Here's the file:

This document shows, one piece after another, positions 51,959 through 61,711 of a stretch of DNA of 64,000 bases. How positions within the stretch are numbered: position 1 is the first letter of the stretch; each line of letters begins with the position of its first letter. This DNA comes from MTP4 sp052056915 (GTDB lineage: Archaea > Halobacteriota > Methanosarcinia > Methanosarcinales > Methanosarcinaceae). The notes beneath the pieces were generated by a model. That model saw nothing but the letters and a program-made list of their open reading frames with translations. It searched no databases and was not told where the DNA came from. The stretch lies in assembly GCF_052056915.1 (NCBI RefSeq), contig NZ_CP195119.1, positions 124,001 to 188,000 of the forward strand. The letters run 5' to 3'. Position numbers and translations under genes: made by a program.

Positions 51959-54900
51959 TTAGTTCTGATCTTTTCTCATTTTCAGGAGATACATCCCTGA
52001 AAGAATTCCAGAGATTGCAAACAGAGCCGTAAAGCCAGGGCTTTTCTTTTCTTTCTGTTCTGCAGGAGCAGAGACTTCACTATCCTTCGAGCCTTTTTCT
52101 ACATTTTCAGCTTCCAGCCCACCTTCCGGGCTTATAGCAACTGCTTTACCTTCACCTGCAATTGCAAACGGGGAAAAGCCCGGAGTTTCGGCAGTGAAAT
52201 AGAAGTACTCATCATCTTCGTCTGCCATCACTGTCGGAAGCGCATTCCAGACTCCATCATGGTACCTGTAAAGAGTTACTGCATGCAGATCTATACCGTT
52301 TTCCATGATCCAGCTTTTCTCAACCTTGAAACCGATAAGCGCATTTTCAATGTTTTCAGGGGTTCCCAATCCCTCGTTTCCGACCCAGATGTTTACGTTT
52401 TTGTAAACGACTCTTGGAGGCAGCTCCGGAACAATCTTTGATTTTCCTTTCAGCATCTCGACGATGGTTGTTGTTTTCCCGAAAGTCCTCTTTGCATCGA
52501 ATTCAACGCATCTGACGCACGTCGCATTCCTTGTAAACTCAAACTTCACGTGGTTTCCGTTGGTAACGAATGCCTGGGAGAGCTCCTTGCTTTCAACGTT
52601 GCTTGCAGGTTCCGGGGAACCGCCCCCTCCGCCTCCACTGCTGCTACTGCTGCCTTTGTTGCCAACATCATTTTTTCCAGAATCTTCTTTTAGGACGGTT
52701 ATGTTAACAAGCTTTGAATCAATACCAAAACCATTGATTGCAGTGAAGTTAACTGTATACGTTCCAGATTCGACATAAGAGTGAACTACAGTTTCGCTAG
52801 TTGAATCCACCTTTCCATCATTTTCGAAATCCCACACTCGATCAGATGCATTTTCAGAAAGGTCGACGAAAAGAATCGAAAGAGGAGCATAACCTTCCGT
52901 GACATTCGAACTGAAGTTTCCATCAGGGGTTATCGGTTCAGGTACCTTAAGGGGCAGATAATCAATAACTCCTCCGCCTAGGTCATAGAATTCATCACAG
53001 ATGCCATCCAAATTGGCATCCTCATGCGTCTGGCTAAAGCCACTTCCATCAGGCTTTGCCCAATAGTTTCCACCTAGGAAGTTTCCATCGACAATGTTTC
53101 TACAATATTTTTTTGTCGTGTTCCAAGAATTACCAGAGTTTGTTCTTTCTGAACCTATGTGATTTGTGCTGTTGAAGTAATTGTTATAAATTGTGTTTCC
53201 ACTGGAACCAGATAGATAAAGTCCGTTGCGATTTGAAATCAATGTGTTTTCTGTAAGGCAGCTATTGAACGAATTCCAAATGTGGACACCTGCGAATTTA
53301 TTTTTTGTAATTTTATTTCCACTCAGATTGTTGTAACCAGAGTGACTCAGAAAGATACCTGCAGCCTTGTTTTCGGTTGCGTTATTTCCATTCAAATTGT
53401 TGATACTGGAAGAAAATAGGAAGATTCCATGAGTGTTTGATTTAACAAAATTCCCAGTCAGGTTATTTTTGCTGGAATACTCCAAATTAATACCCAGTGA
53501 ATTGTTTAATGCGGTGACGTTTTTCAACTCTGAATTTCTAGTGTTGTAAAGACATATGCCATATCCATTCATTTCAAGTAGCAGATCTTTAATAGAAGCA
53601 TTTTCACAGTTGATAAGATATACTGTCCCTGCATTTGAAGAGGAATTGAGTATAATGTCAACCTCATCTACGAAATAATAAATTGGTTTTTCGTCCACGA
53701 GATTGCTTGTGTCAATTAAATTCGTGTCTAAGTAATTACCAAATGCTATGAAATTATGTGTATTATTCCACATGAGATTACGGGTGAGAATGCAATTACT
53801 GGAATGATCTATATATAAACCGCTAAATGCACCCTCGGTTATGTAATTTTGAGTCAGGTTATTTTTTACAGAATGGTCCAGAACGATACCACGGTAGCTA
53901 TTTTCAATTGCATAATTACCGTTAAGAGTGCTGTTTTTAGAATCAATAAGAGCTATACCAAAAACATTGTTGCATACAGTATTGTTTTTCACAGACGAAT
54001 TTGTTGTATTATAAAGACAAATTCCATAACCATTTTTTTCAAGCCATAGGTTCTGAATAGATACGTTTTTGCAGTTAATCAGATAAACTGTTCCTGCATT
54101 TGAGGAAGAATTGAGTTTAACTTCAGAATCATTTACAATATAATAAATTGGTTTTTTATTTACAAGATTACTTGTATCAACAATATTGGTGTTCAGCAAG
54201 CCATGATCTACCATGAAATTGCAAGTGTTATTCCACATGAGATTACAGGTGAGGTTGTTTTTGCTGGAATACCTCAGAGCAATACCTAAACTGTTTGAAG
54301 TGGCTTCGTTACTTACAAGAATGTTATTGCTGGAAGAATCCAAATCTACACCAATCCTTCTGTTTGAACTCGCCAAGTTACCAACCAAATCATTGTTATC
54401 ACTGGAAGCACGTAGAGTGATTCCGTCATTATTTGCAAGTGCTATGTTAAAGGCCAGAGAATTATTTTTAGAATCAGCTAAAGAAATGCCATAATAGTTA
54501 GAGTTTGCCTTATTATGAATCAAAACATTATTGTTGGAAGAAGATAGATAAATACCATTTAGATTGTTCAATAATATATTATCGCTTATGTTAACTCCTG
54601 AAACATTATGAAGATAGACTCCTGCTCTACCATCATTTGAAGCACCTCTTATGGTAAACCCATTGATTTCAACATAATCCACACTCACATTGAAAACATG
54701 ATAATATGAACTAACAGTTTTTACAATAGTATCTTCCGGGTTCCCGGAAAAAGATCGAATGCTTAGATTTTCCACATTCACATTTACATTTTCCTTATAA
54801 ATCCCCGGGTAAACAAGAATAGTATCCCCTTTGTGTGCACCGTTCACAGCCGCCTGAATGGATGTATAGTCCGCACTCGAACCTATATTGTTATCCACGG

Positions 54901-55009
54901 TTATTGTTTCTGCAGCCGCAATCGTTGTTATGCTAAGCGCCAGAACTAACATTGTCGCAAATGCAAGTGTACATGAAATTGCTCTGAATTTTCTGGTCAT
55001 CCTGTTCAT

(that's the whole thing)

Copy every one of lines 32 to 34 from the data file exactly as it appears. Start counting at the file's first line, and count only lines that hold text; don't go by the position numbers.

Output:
54801 ATCCCCGGGTAAACAAGAATAGTATCCCCTTTGTGTGCACCGTTCACAGCCGCCTGAATGGATGTATAGTCCGCACTCGAACCTATATTGTTATCCACGG

Positions 54901-55009
54901 TTATTGTTTCTGCAGCCGCAATCGTTGTTATGCTAAGCGCCAGAACTAACATTGTCGCAAATGCAAGTGTACATGAAATTGCTCTGAATTTTCTGGTCAT